First of all, what’s a participle?
Simple. It’s a verb ending in -ing or -ed that functions as an adjective. Remember that the past participle is NOT ALWAYS formed with -ed, as in grown, caught, built, sold, found, forgotten, and so on.
|Noun with a plain old adjective||Noun modified by a participle|
|The red sunset||The colored sunset|
|The happy couple||The excited couple|
|A peaceful moment||A relaxing moment|
|An old story||A forgotten story|
|A mature woman||A grown woman|
Now, what’s a dangling participle?
It’s a participle or participial phrase that doesn’t have the correct noun to modify. It is left “dangling.”
A participial phrase should modify the subject of the clause it is attached to, like this:
Trying to vomit, I felt the toilet lid land on my head.
The participle trying modifies the subject I.
Too often, we leave the participle dangling:
Trying to vomit, the toilet lid fell on my head.
The toilet lid cannot vomit, so the participial phrase trying to vomit is left “dangling.”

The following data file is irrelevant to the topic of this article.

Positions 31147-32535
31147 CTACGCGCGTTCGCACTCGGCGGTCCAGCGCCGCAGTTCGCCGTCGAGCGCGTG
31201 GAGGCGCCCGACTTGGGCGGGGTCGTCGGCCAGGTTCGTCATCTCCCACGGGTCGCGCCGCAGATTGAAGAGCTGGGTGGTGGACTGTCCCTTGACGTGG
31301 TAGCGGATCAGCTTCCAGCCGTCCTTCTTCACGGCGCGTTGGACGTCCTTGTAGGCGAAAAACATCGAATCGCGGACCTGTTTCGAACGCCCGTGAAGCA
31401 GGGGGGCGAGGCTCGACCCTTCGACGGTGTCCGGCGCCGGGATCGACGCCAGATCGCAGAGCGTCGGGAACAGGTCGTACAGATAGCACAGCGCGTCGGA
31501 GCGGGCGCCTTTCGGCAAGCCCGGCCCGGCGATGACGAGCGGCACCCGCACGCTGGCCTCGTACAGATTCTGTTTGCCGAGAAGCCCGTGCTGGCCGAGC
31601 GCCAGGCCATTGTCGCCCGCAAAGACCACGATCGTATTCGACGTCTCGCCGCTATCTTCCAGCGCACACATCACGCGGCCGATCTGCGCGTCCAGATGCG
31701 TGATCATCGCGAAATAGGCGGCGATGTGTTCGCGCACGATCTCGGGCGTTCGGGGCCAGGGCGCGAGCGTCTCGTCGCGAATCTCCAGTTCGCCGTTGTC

|Barking like crazy, my dad chased our stupid dog.||Barking like crazy, our stupid dog ran down the street with my dad in hot pursuit.|
|Standing in line at Subway, a cockroach crawled across the lettuce.||Standing in line at Subway, I saw a cockroach crawl across the lettuce.|
|Driving down the highway in Florida, the alligator scared me swimming in the ditch.||Driving down the highway in Florida, I was scared by the alligator swimming in the ditch.|
|Freshly castrated, my dad drove our dog home, sleeping all the way.||Freshly castrated, our dog slept all the way home.|
Dangling Participles Quiz
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